Anyway, most teachers I have met in Germany haven't even got a TEFL certificate or any teaching qualifications for that matter. They are usually rich American kids backpacking or bored housewives. In Austria it's similar. Whether you have a Mickey Mouse Certificate or not, you earn the same amount of dosh.

Yeah Jon, any native speaker with an art degree can get a TEFL job. In Germany, for example, you have more advantages if you have a business related degree.

The many "so called" TEFL qualifications do not guarantee a job. This is all marketing and advertising hype to get gullible kids to waste money on a four week course.
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Unread postby Guest » 17 Apr 2005, 22:41

:lol: I like SMRT's arguments...cos it's the argument that tells me that I don't have to spend £800 for a certificate. I've been looking at TEFL courses and they're too damn expensive. I've got a shitty degree...I'm off to Japan. Nice one. :lol:
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Unread postby Doctor » 04 Oct 2005, 17:29

SMRT is giving personal opinions and unsound advice. 10,15, 20+ years ago, a native English speaker could arrive in a country and teach simply due to the fact that they were a "native English speaker". Today, most schools have experiences with these "backpack teachers" and their lack of professionalism, lack of knowledge of L2 acquisitional theories, and their "midnight runs" out of the country immediately after being paid. Most schools want: a native English speaker, some kind of specialized training in ESL (i.e a certificate), a University degree, and some teaching experience...if some of these needs are not met, then the school has to sacrifice some kind of qualification. SMRT, what qualification do you think the school will sacrifice... the native speaker (no), the ESL Cert. (no), the University Degree (in China and Latin America, most likely), or the experience (schools are likely to hire a newbie with a TESL Cert. rather than a newbie without.) Not to mention the fact that most teachers without certification get lower salaries and work for shadier schools.
My advice...get the certification so that you have a basis from which to start and a sound foundation to instil confidence in your students, your administration, and yourself.
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Doctor the Cert dealer

Unread postby SMRT » 07 Oct 2005, 16:16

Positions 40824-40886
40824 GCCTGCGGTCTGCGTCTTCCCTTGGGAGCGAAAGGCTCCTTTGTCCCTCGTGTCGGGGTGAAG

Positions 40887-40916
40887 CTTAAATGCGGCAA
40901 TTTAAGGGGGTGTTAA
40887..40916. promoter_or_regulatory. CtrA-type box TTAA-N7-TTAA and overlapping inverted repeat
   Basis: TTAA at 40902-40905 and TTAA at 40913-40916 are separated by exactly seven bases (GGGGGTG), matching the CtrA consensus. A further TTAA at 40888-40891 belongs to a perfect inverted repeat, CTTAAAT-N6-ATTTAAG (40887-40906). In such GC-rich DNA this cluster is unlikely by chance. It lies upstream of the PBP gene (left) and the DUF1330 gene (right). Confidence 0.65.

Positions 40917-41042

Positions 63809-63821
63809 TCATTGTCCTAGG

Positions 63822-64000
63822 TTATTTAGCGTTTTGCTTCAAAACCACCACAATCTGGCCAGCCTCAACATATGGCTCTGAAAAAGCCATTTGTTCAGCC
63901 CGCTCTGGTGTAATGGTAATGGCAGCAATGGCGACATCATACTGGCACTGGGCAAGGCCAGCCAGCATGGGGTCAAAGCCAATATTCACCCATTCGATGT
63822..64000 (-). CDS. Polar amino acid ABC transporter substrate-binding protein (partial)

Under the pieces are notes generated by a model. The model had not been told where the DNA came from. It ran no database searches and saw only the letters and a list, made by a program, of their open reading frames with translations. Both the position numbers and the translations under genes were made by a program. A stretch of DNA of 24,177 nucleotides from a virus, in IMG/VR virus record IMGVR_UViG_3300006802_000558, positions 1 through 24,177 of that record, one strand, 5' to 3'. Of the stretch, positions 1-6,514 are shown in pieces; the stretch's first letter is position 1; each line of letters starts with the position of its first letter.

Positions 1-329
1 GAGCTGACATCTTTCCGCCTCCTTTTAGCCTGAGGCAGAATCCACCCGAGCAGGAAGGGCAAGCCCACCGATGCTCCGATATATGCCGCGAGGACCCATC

Doc is just giving his opinion and not sound advice. A TEFL cert. course lasts four weeks and costs an arm and a leg. Furthermore it is not accredited. Don't listen to these dealers who tell you that you will earn less without it! This is not always true! Many schools do not give a toot if you have a certificate or not and will offer you the same pay. Many schools do not recognise many of these certs anyway.

4 wk TEFL training courses are big business and too many gulliable people fall for them. If you worry about qualifications then go to college or university and get a proper teaching qualification rather than a Mickey Mouse or Donald Duck certificate.
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Unread postby Doctor » 11 Oct 2005, 18:47

SMRT: I suggest you research your answers more carefully. An intensive four week TESL Certification course is as inexpensive as you will find in the industry. I know that the course I took was less than $1000.00 CDN. So they do not cost "an arm and a leg".
There is no international accrediting body for TESL, so SMRT's other argument is moot.
If one was to get a "proper" teaching credential like a BEd, or an MEd. then one wouldn't have to teach overseas, they could teach in their home country.
Experience, creativity, and adaptability are the most important characteristics that any successful TESL instructor must have.
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Unread postby SMRT » 19 Oct 2006, 09:22

"If one was to get a "proper" teaching credential like a BEd, or an MEd. then one wouldn't have to teach overseas, they could teach in their home country."

Now we see that Doctor seems to be implying that all the academic losers end up going abroad to teach lol. Quite ironic!

I fnd it amusing that those who have been taken in by this TEFL Mickey Mouse certificate courses do anything to justify themselves.

For a rich kid the courses are not expensive, I agree. But you would think that a rich kid would be able to afford at least a basic university or college education lol.
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Unread postby Niall » 23 Jun 2007, 14:09

Cambridge University (CELTA) and Trinity College London (TESOL) may not constitute a chartered professional body, but they are accredited bodies of higher education, so there is such a thing as an accredited certificate.

Yes, there are unaccredited ones too. That's why you do your research first.